8. Broccoli or potato cheddar soup
On the right night, there are few foods more comforting than a silky smooth potato cheddar soup. Yes, melting in vegan cheese shreds definitely provides a cheesy element, but nutritional yeast disperses more evenly and brings all the flavors together. This also works for broccoli soup or any other cheddar-based soup varietal.
Try it in a recipe: Vegan Baked Potato Soup by Vegan Huggs
9. Tofu or chickpea scramble
Remember: vegan egg dishes need nooch. We’ve made our point.
Try it in a recipe: Veggie Tofu Scramble by Michelle Siriani
10. French toast
Let’s break this down. What is a traditional french toast batter made from? Eggs. How do you make vegan eggs? Well, a lot of ways, but nooch is one of them. Don’t fear the savory, even in sweet dishes.
Try it in a recipe: Vegan French Toast by Love and Lemons
Here we have yet another egg application. The base of a classic custard is made by whisking egg yolks into boiled milk or cream. Vegan versions rely on cornstarch, plant milk, and often tofu to replicate this creamy dessert, but a little nooch is always vital in creating that yolky color and slightly savory balance.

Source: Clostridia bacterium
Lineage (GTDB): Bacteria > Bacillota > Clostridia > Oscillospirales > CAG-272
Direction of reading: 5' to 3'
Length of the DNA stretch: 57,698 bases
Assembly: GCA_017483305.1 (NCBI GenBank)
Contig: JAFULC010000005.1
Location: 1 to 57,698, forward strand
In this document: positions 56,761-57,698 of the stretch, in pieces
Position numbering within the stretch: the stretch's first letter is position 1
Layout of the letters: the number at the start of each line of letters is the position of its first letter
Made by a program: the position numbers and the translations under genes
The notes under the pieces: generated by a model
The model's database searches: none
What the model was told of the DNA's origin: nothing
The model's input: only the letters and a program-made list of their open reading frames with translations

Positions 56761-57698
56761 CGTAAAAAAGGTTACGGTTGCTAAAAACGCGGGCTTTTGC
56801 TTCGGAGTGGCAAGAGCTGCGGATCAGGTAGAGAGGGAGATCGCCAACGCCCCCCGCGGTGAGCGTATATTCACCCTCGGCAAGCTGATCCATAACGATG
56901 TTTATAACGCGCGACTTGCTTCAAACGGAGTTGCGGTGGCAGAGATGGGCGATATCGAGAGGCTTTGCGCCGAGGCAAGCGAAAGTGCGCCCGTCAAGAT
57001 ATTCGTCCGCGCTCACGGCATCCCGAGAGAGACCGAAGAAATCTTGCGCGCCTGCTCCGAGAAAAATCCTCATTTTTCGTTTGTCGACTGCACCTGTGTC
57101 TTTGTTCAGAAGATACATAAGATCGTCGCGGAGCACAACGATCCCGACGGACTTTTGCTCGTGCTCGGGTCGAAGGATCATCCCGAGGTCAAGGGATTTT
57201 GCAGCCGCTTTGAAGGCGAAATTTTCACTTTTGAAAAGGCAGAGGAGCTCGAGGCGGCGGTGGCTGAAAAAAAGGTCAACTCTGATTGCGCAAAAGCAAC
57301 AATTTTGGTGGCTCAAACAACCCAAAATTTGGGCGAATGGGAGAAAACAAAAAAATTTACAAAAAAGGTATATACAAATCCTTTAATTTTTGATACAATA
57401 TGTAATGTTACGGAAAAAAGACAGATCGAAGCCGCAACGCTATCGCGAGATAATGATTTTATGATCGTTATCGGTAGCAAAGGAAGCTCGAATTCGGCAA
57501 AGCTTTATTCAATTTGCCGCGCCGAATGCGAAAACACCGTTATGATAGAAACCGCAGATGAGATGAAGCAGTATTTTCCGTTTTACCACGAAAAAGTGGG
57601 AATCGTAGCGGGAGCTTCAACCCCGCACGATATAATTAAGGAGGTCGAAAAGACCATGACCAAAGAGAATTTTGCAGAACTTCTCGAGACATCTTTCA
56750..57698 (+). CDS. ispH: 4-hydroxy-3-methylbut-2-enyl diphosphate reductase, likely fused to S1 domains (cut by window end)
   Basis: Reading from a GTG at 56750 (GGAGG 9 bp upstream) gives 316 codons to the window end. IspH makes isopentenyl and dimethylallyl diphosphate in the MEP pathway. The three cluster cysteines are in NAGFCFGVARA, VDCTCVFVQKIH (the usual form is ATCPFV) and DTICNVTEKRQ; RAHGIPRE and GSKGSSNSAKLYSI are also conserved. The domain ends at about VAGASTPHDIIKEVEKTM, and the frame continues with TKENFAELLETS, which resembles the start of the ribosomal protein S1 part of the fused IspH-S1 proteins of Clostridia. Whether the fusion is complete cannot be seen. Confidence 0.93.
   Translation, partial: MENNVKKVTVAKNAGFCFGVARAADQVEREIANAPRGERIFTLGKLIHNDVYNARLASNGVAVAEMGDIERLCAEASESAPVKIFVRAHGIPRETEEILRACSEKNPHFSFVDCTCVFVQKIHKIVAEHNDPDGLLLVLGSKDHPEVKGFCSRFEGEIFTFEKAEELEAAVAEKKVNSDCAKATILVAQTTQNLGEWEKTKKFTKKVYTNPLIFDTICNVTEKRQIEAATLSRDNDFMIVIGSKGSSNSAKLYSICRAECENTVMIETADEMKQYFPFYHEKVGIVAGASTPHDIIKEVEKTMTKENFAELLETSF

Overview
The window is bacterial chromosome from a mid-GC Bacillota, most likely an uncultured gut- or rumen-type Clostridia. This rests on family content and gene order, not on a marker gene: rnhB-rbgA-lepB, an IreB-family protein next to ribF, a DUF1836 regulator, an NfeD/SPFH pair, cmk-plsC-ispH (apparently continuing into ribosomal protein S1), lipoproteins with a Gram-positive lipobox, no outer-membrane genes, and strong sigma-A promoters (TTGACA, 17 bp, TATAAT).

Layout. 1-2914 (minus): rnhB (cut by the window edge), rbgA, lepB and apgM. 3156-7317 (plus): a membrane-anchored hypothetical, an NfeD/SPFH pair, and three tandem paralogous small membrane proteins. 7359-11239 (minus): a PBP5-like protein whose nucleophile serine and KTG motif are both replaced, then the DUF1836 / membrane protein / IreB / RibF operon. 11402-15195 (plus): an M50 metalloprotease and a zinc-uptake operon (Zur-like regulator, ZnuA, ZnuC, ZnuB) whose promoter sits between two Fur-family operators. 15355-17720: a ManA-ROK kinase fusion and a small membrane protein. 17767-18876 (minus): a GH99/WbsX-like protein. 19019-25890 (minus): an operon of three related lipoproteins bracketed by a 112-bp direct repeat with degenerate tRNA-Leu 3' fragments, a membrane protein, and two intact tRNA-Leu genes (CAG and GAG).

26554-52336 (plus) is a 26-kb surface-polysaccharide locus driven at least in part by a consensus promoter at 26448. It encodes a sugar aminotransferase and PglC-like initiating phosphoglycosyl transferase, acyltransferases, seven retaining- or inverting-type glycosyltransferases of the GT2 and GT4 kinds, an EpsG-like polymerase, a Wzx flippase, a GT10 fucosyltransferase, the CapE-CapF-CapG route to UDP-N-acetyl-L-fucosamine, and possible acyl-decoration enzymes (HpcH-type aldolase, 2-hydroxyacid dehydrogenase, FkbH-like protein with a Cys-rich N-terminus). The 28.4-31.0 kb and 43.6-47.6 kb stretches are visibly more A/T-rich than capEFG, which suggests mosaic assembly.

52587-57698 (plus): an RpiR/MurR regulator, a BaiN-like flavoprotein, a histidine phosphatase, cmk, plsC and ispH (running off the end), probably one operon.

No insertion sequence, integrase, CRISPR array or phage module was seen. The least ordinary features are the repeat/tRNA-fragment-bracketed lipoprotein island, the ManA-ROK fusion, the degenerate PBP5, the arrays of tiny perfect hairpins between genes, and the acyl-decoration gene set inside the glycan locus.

Try it in a recipe: Vegan Custard by Hot for Food
12. Caesar dressing
Nutritional yeast plays two roles in vegan caesar dressing—it stands in for the egg and the umami notes typically created with anchovies. We prefer our salad without blended fish, thank you very much.
Try it in a recipe: Vegan Caesar Dressing by Loving It Vegan
13. Alfredo sauce